During the hearing Georgia Congressman Rep. David Scott (D-13) prompted West to share that eliminating outdated ATM disclosure regulations and modifying pending qualified mortgage regulations would be a good start to meaningful regulatory relief (see related article below).

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Growing Georgia Support on ATM Disclosure Bill

Special thanks to Georgia Representatives Hank Johnson (D-4), John Lewis (D-5) and Tom Price (R-6) who have joined with Reps. David Scott (D-13) and Lynn Westmoreland (R-3) and 40 other legislators sponsoring HR 4367. They are standing tall and saying it’s time to stop the regulatory burden caused by Regulation E and the dual ATM fee notice requirements. While the bill is just beginning the legislative process, it is garnering bipartisan support!

Georgia Congressional districtsUnder the Electronic Funds Transfer Act (EFTA), and its implementing regulation (Regulation E), ATMs are required to provide two separate notices regarding fees that may be assessed during a transaction: a physical disclosure and an electronic disclosure. The EFTA carries a private right of action which allows anyone to sue a financial institution for noncompliance, which can result in significant civil judgments. The statute prescribes that in a successful class action, plaintiffs are entitled to recover “the lesser of $500,000 or 1 per centum of the net worth of the [ATM operation]”, plus attorney’s fees and costs. And from May 2010 through December 2011, more than 90 lawsuits were filed against credit unions for noncompliance.

This issue affects all credit unions with ATMs, regardless of whether they have been sued. As the number of disclosure lawsuits has increased, credit unions have been forced to take steps to document compliance, sending staff to ATMs on a regular basis to photograph physical ATM fee placards. H.R. 4367 eliminates this physical disclosure while ensuring consumer protection and protecting the financial institutions from class action lawsuits and thereby protecting credit union members from picking up the tab of these lawsuits.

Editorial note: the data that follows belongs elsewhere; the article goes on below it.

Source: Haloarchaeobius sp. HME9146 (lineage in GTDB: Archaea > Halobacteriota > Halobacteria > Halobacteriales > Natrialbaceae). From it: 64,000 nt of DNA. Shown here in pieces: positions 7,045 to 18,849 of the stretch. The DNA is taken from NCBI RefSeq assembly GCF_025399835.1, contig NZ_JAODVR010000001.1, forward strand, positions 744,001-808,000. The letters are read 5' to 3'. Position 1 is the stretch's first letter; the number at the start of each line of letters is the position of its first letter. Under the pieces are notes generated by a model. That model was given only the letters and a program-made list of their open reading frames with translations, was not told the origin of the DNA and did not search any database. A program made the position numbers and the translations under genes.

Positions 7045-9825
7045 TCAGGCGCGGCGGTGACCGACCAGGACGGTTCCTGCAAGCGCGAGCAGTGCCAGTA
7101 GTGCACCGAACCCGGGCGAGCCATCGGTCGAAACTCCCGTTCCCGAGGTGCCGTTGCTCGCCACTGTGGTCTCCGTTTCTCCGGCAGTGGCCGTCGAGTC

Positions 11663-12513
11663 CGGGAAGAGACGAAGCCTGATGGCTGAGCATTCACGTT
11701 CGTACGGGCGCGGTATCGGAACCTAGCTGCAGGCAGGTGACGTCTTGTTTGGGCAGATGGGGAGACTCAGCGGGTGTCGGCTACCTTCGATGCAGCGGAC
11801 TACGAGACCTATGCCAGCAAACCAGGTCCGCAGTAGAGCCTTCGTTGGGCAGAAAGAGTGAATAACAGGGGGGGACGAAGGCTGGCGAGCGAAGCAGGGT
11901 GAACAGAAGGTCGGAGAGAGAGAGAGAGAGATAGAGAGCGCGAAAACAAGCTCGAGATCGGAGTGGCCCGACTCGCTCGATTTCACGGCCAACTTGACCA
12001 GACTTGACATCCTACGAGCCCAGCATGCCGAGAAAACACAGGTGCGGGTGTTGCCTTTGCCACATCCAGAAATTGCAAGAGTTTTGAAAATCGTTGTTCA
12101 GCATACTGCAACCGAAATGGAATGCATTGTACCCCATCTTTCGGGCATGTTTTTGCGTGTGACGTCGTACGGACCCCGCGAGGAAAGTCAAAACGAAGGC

And in late breaking news: Late on May 17th, Senator Michael Johanns (R-NE), along with Sens. Mark Warner (D-VA), Jon Tester (D-MT) and Bob Corker (R-TN), introduced the Senate companion bill to H.R. 4367.

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Flood insurancePush Continues to Have Senate Pass NFIP

The National Flood Insurance Program (NFIP) is scheduled to expire on May 31. However, CUNA and others are urging the Senate to reauthorize the NFIP "and avoid the costly consequences that would result in a lapse from failure to act," in a letter sent to elected officials and a full-page ad in D.C. publications. Sen. David Vitter's (R-La.) S. 2344 would extend the NFIP through the end of this year. The bill is currently co-sponsored by fellow Louisiana Sen. Mary Landrieu (D), and was placed directly on the Senate's legislative calendar and has not been marked up by the Senate Banking Committee. Legislation that would extend the NFIP for five years has also been approved in the House and by the Senate Banking Committee.